4 Elon Musk Found A New Tactic To Try To Dodge The Twitter Purchase
He is using the whistleblower’s recent allegations. (F $)
+ What you need to know about the upcoming legal battle. (The Wall Street Journal $)
+ Twitter fails to adequately address self-harming content. (Ars Technica)

5 Deepfakes Sneaking Into the Mainstream
Technology is improving day by day, and we should be concerned. (WP $)
+ A terrifying new AI app that switches women into porn videos with a single tap. (MIT Technology Review)

6 Cyber ​​insurance is not equipped to deal with cyber warfare
Insurance companies cannot agree on what should and should not be covered. (wired $)

A program to clean up contaminated Nigerian wetlands has exacerbated the problem
The people of Ogoniland were left to deal with the oil-stained lands. (Bloomberg $)
+ Companies that caused the oil spill in California were fined $13 million. (CNN)

8 How Giant isopods became so gigantic
The genes of a stocky Polly relative explain why they can grow to the size of a Chihuahua. (Hakay magazine)
+ The primitive coelacanth was an expert in saving energy. (new world $)

9 Gen Z is really into label making
Of course, there is an app for that. (the information $)

10 Dadkor’s Fashion Goes Viral 🎣
He left a generation of iconic fishing enthusiasts in his wake. (Enter)

Quote from today

“I’ve definitely had days of achieving all of that, but it’s exhausting.”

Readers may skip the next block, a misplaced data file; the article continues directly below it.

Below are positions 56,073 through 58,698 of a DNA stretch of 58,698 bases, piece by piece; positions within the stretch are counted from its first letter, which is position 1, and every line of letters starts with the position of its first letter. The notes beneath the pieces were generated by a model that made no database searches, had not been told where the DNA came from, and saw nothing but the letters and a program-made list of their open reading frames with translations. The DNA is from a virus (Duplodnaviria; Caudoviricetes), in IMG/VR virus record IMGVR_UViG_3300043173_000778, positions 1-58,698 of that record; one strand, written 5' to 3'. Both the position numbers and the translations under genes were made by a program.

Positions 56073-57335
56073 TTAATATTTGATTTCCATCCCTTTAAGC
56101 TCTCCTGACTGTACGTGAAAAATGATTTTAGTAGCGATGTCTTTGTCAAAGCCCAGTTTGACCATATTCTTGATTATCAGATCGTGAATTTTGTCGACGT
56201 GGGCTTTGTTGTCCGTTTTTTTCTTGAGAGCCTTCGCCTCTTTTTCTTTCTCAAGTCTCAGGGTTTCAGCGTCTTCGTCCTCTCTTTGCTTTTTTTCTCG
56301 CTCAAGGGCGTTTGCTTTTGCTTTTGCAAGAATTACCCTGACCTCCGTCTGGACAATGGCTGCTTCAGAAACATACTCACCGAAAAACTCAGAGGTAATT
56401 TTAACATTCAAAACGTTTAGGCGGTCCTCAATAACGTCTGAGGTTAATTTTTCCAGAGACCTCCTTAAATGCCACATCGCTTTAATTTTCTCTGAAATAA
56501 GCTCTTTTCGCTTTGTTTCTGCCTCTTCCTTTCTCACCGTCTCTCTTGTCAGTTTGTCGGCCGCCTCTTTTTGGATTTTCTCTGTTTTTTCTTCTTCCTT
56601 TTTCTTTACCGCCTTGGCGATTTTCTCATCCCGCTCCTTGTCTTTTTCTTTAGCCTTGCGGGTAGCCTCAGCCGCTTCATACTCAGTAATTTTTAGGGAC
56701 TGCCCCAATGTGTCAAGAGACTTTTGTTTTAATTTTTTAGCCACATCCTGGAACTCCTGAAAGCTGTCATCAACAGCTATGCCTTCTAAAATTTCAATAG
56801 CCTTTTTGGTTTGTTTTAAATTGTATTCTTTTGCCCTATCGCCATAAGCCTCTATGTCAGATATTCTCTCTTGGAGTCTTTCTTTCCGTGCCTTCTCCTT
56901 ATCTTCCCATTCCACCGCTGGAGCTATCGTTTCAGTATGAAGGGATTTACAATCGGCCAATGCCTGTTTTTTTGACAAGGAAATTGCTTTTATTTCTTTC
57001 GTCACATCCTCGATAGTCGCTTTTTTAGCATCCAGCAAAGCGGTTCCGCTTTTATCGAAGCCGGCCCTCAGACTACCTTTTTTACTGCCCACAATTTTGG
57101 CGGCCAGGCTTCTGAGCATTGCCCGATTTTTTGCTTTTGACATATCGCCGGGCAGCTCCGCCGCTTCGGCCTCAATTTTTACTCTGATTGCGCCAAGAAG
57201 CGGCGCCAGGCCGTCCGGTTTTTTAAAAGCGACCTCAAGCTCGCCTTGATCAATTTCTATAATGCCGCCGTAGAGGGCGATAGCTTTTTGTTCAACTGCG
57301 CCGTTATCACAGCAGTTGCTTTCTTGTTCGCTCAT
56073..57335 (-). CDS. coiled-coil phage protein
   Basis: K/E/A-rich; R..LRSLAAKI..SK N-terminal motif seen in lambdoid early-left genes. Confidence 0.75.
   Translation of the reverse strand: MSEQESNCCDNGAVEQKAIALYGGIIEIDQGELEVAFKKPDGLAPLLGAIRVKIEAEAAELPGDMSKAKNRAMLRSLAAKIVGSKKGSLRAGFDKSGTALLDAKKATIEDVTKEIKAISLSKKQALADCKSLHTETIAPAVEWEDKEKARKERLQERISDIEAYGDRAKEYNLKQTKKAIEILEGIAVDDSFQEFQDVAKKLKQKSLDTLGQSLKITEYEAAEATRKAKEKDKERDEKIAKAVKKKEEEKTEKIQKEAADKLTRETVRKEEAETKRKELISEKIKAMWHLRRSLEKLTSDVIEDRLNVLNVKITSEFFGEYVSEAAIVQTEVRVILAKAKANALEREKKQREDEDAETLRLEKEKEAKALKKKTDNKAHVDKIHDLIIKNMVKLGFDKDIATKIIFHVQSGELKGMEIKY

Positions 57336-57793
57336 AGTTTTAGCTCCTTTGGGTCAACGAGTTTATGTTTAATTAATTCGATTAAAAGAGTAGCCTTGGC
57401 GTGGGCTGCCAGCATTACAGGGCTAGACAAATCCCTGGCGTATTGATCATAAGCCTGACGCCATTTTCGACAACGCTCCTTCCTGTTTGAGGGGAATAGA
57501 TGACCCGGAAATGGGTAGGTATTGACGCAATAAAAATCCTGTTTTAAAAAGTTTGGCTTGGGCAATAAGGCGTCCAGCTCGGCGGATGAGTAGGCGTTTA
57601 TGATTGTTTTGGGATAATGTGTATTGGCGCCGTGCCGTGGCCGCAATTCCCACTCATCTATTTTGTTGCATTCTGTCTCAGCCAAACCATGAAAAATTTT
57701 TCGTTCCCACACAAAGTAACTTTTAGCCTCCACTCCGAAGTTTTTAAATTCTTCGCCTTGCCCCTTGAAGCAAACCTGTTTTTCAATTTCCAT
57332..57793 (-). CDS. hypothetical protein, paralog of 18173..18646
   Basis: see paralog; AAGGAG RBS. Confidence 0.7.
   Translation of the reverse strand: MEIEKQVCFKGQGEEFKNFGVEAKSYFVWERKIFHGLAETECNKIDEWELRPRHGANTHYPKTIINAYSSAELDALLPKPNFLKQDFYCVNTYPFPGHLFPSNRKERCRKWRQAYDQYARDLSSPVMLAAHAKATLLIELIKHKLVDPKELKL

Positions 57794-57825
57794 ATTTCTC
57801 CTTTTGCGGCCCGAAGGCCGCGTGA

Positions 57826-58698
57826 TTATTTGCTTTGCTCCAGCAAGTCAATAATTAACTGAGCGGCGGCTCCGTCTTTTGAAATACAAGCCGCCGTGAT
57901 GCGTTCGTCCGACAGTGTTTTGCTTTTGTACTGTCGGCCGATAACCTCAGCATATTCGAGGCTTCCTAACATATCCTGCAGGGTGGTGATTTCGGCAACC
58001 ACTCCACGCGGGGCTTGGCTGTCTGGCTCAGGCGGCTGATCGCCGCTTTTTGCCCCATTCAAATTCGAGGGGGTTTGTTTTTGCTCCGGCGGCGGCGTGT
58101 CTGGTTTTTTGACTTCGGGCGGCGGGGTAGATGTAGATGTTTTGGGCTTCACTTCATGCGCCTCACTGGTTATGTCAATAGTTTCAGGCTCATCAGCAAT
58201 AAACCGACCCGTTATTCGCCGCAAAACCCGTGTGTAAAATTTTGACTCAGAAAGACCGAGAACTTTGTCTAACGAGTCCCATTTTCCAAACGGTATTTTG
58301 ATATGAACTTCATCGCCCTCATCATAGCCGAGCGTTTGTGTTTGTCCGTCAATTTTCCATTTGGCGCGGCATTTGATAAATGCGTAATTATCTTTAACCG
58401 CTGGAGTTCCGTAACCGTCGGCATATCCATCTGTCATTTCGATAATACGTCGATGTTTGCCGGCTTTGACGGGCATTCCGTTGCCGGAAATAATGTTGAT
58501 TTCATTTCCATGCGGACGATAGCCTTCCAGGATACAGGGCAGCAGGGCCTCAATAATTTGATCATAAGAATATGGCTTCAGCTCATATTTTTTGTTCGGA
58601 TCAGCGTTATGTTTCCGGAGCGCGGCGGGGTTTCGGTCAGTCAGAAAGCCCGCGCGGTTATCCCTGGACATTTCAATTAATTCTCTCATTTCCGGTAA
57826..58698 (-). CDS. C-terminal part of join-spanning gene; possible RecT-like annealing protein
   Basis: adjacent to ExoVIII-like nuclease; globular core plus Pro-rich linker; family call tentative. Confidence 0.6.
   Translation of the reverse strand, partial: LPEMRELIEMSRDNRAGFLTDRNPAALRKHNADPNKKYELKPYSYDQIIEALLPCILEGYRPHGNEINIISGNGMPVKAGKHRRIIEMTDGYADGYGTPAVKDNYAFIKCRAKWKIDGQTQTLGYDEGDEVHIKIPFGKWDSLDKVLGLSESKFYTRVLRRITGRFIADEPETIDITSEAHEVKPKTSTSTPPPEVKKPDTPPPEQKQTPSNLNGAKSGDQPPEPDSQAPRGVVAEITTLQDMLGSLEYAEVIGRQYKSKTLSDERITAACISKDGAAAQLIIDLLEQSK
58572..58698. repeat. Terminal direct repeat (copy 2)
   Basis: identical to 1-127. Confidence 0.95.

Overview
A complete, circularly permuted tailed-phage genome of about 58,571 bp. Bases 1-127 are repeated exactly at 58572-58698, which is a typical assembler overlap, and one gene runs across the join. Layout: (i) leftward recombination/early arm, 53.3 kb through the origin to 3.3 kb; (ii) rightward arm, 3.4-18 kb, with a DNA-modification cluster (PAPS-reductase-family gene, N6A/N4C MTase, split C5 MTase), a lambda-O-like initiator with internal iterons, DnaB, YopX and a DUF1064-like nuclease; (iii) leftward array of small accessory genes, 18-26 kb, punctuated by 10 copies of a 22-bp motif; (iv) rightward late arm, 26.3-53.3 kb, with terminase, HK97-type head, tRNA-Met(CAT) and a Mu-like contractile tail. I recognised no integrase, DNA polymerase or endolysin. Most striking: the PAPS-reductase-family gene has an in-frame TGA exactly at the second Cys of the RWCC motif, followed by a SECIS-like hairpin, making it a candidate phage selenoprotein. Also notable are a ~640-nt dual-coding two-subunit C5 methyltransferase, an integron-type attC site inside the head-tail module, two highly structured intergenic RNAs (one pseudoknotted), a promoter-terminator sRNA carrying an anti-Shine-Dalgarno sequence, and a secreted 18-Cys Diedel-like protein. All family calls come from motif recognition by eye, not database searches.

—Dynasty DeJoville, 22, describes the pressure she felt to sign up for the #ThatGirl lifestyle of getting up early, grueling exercises, and restrictive diets being promoted by TikTok clips of skinny white women to The Wall Street Journal.

The big story

Humanity is stuck in short-term thinking. Here’s how we escape.

October 2020

Humans have evolved over thousands of years to accommodate an increased sense of time. We have minds capable of imagining a long-term future. However, while we may have this ability, it is rarely deployed in everyday life. If our grandchildren were to diagnose the diseases of twenty-first century civilization, they would notice a dangerous short-lived: a collective failure to escape the present moment and look forward.

The world is saturated with information, standards of living have never been higher, but it is often difficult to see beyond the next news cycle, political term, or business quarter. How do we explain this contradiction? Why are we stuck in the “now”? Read the full story.

– Richard Fisher

We can still have pretty things

A place to rest, have fun and distraction in these strange times. (Do you have any ideas?Message me on lineorTweet me.)

+ this dog slice Seems like endless fun.
+ three hours of Underground hip hop in the 90’s It guarantees you a good mood.
+ After a two-year break, the world wrestling championship is back!
+ electric icon Gary Nauman He has some interesting words of wisdom.
+ Persevere rover looking around for clues Past life on Mars.